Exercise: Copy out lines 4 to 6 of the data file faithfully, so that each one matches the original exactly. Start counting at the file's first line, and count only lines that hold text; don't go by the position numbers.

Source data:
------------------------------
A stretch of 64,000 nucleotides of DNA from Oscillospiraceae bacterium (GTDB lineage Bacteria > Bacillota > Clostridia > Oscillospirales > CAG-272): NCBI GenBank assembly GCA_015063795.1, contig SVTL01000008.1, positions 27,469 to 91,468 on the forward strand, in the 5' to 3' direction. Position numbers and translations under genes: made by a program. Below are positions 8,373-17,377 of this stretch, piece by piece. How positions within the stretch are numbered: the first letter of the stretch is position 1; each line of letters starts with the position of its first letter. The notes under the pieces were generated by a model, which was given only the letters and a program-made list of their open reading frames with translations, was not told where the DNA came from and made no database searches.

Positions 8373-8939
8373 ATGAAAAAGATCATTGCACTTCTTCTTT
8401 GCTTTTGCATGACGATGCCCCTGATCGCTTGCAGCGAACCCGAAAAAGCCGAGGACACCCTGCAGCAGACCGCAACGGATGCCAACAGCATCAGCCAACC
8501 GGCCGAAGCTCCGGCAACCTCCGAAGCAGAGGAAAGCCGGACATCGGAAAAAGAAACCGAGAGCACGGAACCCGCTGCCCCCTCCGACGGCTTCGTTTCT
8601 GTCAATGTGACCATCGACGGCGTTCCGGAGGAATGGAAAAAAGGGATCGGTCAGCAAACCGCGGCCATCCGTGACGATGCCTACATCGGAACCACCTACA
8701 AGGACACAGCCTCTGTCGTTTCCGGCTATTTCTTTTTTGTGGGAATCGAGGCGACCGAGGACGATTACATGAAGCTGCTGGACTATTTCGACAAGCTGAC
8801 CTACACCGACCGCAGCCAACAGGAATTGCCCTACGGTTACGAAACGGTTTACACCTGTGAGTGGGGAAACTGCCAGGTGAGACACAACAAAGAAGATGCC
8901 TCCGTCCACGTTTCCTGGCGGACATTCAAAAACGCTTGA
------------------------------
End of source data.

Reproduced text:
8401 GCTTTTGCATGACGATGCCCCTGATCGCTTGCAGCGAACCCGAAAAAGCCGAGGACACCCTGCAGCAGACCGCAACGGATGCCAACAGCATCAGCCAACC
8501 GGCCGAAGCTCCGGCAACCTCCGAAGCAGAGGAAAGCCGGACATCGGAAAAAGAAACCGAGAGCACGGAACCCGCTGCCCCCTCCGACGGCTTCGTTTCT
8601 GTCAATGTGACCATCGACGGCGTTCCGGAGGAATGGAAAAAAGGGATCGGTCAGCAAACCGCGGCCATCCGTGACGATGCCTACATCGGAACCACCTACA